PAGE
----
One of the US soldiers accused of abusing Iraqi prisoners will plead guilty, it emerged during pre-trial hearings in Germany. Separately, an independent US report also blamed top-level Pentagon officials for the scandal.
An infamous image that came to represent the horrors at Abu Ghraib
The pre-trial hearings of four US soldiers accused of mistreating Iraqi prisoners at the Abu Ghraib prison near Baghdad concluded at a US military base in Mannheim, Germany on Tuesday. On the second day of the two-day hearings the spotlight was on whether the soldiers' superiors in the US army were jointly responsible for the abuses that have sparked worldwide anger and condemnation.
The lawyers for the soldiers accuse the US military leadership of ordering the abuses and torture in order to soften the Iraqi detainees and make them more willing to talk during interrogations.
A courtroom drawing shows Specialist Charles Graner, right, with his lawyers.
The lawyer for one of the soldiers, Specialist Charles Graner, said on Tuesday that the US soldiers at Abu Ghraib were simply following orders and that making prison inmates strip naked and humiliating them were widely used interrogation methods.
"The US government must admit that the military intelligence agency, the CIA and others ordered the soldiers to do these things," he said. "There are photographs where these intelligence officers are seen. There is no doubt that high-ranking military officers and CIA agents knew what was happening and even ordered it themselves."
High-level military officers to the stand
Chief Prosecutor Major Michael Holly told the court two low-ranking soldiers from a military intelligence unit who "we believe are co-conspirators" would probably be charged soon.
US military judge James Pohl said on Tuesday that he wanted to call high-ranking US military officials and key intelligence officers to testify unless the US government charges them. He however refused to order US Defense Secretary Donald Rumsfeld to talk to lawyers about prisoner interrogation policy.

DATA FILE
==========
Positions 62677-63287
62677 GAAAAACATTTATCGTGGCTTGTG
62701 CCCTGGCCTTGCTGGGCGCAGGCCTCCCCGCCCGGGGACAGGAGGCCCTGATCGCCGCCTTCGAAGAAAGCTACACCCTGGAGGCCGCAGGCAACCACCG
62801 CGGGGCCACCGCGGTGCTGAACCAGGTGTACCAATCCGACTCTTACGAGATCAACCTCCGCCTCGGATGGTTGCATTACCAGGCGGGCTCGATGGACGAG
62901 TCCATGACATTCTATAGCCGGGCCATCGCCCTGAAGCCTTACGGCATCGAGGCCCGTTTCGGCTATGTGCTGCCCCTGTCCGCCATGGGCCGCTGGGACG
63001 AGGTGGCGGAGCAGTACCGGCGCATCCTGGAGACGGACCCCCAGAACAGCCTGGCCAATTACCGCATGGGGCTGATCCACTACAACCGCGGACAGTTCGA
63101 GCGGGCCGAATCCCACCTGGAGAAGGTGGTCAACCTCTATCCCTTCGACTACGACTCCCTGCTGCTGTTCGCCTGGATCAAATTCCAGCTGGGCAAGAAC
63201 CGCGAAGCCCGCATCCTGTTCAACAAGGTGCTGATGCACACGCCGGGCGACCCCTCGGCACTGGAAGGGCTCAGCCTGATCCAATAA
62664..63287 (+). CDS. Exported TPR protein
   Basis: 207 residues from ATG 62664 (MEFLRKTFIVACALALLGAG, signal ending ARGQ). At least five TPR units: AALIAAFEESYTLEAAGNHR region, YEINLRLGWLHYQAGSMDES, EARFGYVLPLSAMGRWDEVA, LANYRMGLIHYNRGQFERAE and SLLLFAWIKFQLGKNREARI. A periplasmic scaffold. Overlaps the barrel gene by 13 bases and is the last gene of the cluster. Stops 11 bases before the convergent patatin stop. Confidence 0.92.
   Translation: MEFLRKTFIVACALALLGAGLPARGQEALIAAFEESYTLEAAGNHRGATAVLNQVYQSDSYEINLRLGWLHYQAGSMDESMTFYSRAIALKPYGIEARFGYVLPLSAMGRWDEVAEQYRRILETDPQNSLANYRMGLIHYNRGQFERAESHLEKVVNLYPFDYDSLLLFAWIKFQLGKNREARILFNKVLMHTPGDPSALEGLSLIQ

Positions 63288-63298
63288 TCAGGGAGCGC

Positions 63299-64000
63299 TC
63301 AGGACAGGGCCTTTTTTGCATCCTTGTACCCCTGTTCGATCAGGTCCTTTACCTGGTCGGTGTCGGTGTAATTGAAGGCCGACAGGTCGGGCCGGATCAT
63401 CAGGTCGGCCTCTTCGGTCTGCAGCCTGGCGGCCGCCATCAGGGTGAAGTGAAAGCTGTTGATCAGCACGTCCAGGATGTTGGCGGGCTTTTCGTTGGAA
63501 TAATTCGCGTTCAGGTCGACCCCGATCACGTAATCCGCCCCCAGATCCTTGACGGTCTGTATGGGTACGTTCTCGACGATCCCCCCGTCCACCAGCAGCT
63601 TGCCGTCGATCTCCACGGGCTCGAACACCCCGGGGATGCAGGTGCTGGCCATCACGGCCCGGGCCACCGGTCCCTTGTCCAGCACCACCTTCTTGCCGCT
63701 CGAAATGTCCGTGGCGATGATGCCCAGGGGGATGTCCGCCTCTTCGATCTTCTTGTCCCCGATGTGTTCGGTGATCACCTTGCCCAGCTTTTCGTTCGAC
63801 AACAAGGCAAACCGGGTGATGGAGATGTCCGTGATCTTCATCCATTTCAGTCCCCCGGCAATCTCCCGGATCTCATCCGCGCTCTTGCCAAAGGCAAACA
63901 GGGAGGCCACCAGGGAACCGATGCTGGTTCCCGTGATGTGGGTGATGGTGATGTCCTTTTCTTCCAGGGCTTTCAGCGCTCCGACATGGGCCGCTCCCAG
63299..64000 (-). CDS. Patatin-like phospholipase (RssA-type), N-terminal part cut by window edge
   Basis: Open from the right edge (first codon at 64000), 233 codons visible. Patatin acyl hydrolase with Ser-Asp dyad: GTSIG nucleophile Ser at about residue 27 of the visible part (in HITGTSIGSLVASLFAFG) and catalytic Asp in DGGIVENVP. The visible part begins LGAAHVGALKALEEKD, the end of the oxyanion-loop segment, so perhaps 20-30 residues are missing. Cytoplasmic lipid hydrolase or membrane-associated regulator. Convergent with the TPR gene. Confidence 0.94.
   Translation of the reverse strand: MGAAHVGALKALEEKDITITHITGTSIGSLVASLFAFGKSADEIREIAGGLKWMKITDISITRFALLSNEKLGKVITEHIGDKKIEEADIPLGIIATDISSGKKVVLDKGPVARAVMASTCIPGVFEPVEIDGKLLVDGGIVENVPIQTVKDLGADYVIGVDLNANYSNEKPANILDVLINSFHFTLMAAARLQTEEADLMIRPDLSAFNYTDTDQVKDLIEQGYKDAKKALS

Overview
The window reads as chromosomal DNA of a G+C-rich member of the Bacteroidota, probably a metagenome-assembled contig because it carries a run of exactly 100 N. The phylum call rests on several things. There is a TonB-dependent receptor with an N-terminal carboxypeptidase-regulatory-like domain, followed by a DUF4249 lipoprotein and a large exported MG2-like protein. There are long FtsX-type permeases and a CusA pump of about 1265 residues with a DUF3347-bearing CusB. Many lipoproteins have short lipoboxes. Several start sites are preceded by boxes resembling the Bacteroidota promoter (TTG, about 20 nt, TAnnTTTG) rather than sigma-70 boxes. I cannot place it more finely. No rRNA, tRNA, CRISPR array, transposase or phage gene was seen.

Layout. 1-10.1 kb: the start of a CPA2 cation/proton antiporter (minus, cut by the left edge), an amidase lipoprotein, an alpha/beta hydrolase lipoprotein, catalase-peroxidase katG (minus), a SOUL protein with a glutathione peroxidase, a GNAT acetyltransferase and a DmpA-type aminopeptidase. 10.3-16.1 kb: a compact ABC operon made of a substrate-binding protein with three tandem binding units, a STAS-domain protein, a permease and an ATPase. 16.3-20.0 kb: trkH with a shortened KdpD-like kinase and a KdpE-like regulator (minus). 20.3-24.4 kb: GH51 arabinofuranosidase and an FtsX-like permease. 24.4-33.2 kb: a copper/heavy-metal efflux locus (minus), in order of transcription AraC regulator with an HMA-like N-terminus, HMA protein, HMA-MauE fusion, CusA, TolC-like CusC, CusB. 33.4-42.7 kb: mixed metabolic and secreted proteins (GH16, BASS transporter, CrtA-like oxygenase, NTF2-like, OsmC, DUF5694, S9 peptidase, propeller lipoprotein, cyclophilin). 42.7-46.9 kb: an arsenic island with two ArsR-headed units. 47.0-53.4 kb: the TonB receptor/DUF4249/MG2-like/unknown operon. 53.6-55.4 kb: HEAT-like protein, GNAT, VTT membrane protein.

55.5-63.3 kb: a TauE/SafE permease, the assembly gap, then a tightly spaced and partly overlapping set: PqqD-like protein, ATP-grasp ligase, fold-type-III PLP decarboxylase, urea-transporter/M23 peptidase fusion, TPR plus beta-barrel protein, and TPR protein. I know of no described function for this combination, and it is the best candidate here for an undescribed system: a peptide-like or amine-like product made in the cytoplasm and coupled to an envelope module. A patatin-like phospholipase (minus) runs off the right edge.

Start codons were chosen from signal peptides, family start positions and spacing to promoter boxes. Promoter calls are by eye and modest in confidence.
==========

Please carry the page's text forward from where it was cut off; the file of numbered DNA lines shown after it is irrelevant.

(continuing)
Earlier Judge Pohl also condemned the delays and slow pace of US government investigations into the Abu Ghraib prison abuse scandal.
Guilty as charged
On Tuesday, Staff Sergeant Ivan Frederick, the highest-ranking US soldier accused of abusing prisoners, acknowledged his role in the scandal.
His lawyer, Gary Meyers said Frederick had decided to do the "honest and dignified thing" and hoped others among the accused would step forward too. "He's taking responsibility for certain acts," Meyers said, adding that an agreement had been reached with prosecutors to drop other charges against him at a hearing on October 20 in Baghdad.
Frederick is charged with maltreating detainees, conspiracy to maltreat detainees, dereliction of duty and committing an indecent act.
"Chaos at Abu Ghraib"
Separately, an independent commission in Washington probing the Abu Ghraib prison scandal presented a damning indictment of the Pentagon's role in the affair.
While the blame mainly lies with the American soldiers who ran the notorious jail, senior commanders and top-level Pentagon officials including Rumsfeld can be faulted for failed leadership and oversight, the commission said.
American soldiers stand behind a pyramid of naked Iraqi prisoners at the Abu Ghraib prison near Baghdad, Iraq.
"There was chaos at Abu Ghraib," James Schlesinger, a former secretary of defense who headed the four-member commission appointed by Rumsfeld, said. The Schlesinger report contradicted the Bush administration's assertion that the abuses were only perpetrated by a handful of soldiers acting on their own.
It points a direct finger at Lieutenant General Ricardo Sanchez, the top US commander in Iraq in January, but counters that the scope of the affair wasn't just limited to Sanchez' unit running the prison.
"There is no evidence of a policy of abuse promulagated by senior officials or military authorities," the report said. "Still, the abuses were not just the failure of some individuals to follow known standards, and they are more than the failure of a few leaders to enforce proper discipline. There is both institutional and personal responsibility at higher levels."